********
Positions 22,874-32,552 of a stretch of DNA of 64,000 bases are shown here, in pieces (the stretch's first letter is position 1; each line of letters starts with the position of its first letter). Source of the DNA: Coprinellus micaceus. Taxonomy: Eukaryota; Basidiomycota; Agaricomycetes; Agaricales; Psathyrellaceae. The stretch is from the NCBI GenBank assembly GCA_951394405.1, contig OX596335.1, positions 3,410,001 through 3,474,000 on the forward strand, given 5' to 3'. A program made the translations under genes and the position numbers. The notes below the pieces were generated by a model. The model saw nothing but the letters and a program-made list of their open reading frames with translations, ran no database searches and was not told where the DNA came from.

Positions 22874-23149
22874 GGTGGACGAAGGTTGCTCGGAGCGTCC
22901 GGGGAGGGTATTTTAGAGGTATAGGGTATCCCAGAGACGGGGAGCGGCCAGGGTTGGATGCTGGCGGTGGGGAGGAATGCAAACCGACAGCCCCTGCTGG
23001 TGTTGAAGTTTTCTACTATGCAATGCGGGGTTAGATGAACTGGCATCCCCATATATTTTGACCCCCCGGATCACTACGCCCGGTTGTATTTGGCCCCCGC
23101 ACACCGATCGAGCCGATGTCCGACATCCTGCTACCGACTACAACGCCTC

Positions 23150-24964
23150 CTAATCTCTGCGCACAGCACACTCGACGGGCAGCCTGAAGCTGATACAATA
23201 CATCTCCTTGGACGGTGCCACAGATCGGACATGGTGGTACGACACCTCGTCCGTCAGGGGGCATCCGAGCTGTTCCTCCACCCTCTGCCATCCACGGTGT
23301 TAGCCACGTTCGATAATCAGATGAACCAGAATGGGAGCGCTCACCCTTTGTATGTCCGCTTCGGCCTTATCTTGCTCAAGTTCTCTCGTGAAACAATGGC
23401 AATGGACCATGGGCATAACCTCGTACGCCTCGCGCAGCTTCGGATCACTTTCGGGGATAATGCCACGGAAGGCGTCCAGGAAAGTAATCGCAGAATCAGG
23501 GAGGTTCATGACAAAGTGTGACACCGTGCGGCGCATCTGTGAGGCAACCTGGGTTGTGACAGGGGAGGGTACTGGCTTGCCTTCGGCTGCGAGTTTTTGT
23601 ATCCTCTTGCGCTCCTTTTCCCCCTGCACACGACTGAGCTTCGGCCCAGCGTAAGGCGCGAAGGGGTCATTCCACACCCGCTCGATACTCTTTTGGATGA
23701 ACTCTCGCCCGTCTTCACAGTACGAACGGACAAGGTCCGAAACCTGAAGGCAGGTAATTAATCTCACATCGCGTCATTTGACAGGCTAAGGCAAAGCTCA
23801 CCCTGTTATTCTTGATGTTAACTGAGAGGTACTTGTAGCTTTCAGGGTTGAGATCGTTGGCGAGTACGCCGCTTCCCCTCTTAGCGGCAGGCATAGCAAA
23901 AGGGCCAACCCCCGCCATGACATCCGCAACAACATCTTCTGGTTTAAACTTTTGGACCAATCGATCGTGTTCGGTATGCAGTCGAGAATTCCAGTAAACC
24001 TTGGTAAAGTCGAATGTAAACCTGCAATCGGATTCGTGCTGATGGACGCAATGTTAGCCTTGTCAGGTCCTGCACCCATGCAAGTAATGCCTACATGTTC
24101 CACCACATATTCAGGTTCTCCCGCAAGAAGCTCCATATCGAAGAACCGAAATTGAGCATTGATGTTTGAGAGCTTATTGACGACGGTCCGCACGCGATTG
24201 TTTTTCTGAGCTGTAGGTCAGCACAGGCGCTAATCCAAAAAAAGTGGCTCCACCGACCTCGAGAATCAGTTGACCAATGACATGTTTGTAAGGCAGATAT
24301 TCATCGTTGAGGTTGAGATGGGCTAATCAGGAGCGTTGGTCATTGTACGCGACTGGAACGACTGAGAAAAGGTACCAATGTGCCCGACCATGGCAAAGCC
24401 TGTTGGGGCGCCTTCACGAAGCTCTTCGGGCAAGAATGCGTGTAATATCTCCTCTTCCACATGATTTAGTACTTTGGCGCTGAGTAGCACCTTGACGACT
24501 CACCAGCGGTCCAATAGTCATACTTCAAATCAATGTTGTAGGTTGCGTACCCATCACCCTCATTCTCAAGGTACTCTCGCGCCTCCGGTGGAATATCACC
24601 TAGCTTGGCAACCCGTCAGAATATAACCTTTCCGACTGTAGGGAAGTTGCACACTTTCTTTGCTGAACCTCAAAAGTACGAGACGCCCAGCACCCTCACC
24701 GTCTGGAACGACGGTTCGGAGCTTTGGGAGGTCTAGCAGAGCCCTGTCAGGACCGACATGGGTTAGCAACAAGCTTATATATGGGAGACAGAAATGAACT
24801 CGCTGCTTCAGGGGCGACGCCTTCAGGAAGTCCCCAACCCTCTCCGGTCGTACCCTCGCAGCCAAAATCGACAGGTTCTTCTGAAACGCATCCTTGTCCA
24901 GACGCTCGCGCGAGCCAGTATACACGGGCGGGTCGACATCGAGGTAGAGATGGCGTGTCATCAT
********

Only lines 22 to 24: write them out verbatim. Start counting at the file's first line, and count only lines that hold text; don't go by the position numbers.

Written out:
24501 CACCAGCGGTCCAATAGTCATACTTCAAATCAATGTTGTAGGTTGCGTACCCATCACCCTCATTCTCAAGGTACTCTCGCGCCTCCGGTGGAATATCACC
24601 TAGCTTGGCAACCCGTCAGAATATAACCTTTCCGACTGTAGGGAAGTTGCACACTTTCTTTGCTGAACCTCAAAAGTACGAGACGCCCAGCACCCTCACC
24701 GTCTGGAACGACGGTTCGGAGCTTTGGGAGGTCTAGCAGAGCCCTGTCAGGACCGACATGGGTTAGCAACAAGCTTATATATGGGAGACAGAAATGAACT